But along the lines of what you were saying about the people you knew to be believers who have turned away, I would comfort you with the assurance that believers have of salvation. That is a Divinely given confidence of the believer that he/she is truly saved.

This is an internal sense, given by God, that we are truly saved; based upon certain convictions and beliefs in combination with evidences and our own perseverance leading us to the conviction that we are saved.

Explanation:
1.The Witness of the Spirit, Romans 8:16; Galatians 4:6.

2.The Signs if New life:

a. fellowship with God and His people 1 John 1:3
b. obedience 1 John 2:3
c. doing righteousness 1 John 2:29
d. love for God’s people 1 John 3:14
e. confessing Christ 1 John 4:15

It is possible for believers to sin, but it is a continual life style of sin without conscience that reveals someones true character. That is not to say that God may not have planned to still save your friends, but that as of now it doesn't sound like they are exhibiting the characteristics of one who has truly been redeemed.

Matt 7:15-23 is a good example of what may have taken place with your friends, "Not everyone who says to Me, 'Lord, Lord,' will enter the kingdom of heaven, but he who does the will of My Father who is in heaven will enter. Many will say to Me on that day, 'Lord, Lord, did we not prophesy in Your name, and in Your name cast out demons, and in Your name perform many miracles?' And then I will declare to them, 'I never knew you; DEPART FROM ME, YOU WHO PRACTICE LAWLESSNESS."

Even though it seems people were able to perform miracles or show some fruit in their actions, they were not truly redeemed.

The best advice I have for you is to keep praying for them, and talk to them about where you see their life going. Even if they push you away, keep praying. Its hard. I know. I have experienced this with my own family.
 
so since kajisama decided to answer my question..... he was some wat right but then again no. u can lose you salvation but not cause god takes it form u. u give it up for something else. ie no sin in heaven in other words if u get saved and sin u have to repent or else hell. i dont have time to get in to scripture but if u want me to go to more detail i can later but. as i said u gots any other questions post and i will answer.
however u can lose it and when u sin u need to ask for forgiveness, that is the facts.

God Bless,
Cam
 

KajiSama

New Member
Sorry about answering ahead of you. I wasn't sure of the rules involved. But since you have posted and in a position opposed to what I have thought to be true, maybe you could explain and support when you get a chance. ^_^

Something that kinda scares me about the idea of condemnation due to unrepentant sin (even after trusting in Christ and regeneration) is the thought that I may think a lustful or covetous thought in my last moments just before I die and not be able to repent of it (say I get hit by a car). Would I then go to hell? Even if I had trusted in Christ for salvation and repented and turned from any sin before?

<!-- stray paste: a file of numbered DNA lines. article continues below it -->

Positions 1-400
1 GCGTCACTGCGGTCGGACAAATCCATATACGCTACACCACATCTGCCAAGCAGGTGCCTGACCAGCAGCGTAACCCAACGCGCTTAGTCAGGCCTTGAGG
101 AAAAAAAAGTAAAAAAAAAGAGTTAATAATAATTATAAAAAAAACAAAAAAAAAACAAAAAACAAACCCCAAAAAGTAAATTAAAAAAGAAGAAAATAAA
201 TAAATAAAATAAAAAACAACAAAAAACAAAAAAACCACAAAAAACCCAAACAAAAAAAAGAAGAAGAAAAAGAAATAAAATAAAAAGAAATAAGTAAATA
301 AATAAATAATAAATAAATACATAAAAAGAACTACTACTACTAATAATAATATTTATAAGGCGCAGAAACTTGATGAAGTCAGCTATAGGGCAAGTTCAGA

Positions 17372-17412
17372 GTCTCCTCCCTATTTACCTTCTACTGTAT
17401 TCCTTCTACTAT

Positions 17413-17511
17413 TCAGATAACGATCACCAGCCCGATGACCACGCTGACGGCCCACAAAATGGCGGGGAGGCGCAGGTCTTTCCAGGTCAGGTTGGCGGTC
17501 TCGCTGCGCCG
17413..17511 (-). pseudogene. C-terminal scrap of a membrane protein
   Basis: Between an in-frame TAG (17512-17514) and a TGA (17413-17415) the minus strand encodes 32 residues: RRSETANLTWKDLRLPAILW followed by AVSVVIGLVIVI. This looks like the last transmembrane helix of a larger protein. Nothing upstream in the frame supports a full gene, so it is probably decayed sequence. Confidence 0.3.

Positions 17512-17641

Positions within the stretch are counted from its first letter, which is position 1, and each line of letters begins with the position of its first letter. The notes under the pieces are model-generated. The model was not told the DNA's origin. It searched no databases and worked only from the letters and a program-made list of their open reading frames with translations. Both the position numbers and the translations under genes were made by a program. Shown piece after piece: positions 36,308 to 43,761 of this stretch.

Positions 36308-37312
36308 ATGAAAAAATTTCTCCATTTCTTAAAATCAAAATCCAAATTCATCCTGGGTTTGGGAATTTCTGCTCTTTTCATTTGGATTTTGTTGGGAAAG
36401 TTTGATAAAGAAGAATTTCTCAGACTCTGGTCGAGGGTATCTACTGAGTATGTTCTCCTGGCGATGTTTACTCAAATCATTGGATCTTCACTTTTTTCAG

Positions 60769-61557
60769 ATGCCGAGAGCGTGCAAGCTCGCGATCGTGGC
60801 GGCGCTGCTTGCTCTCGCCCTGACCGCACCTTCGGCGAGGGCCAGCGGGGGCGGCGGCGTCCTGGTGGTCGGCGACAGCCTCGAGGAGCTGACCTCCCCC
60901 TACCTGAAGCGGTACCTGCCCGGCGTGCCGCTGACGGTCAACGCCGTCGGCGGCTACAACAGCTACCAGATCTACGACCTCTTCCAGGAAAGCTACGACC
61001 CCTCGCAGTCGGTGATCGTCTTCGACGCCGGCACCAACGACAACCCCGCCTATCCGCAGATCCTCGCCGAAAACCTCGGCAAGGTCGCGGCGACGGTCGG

From what I understand salvation is a gift and a work of God, not that we could take away from or undo what he has done.

BTW, thanks for genuinely caring for the spiritual growth and wellbeing of the guild. And taking the time and energy to help people grow. ^_~
 
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Kyrel Ruth

New Member
We'll start with a hard one (you can handle it)

"Can you reject your salvation?"

I have found evidence in the scriptures (the epistles, mostly) that supports both sides.

IMPORTANT: you CANNOT "lose" your salvation. It is not dependent on works, and nothing you or anyone else does will cause your salvation to be lost. You cannot go around thinking you are saved (having accepted Jesus' sacrifice for your sins, and inviting the Holy Spirit into your heart) and then find out after you die that you messed up and lost it somewhere along the way. (The assurance of one's salvation is very clear in the scriptures)

The question here is, by conscious action and consent, can you reject salvation after you have already accepted it. Essentially, can you turn your back on God and "kick out" the Holy Spirit after you have invited him in, or will God drag you into heaven anyway?

Fire away!
I found a good answer to your question :)

And I quote in it's entirety:

Can the Regenerate Be Erased from the Book of Life?
Meditation on Revelation 3:5
Download:

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By John Piper December 22, 2006


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Revelation 3:5

He who overcomes shall thus be clothed in white garments; and I will not erase his name from the book of life, and I will confess his name before My Father, and before His angels.

The end of the year is at hand. Endings cause us to ponder endurance. We made it to another new year (almost). Will we make it to another? More important: Will we endure, as Jesus says, to the end and so be saved (Mark 13:13)? Perseverance is a precious promise and gift. It is not without struggle. But we struggle as victors. So I would like to encourage you here at year's end to fight the good fight again, and to be deeply confident that God will not erase your name from the book of life.

* * *

The precious Biblical truth that the saints will persevere in faith to the end and be saved is relentlessly opposed, generation after generation. Nevertheless the truth endures, resting firmly on the sovereign faithfulness of God to complete the salvation of his elect. He planned it in eternity, purchased it in Christ's death on the cross, and is applying it through the Holy Spirit.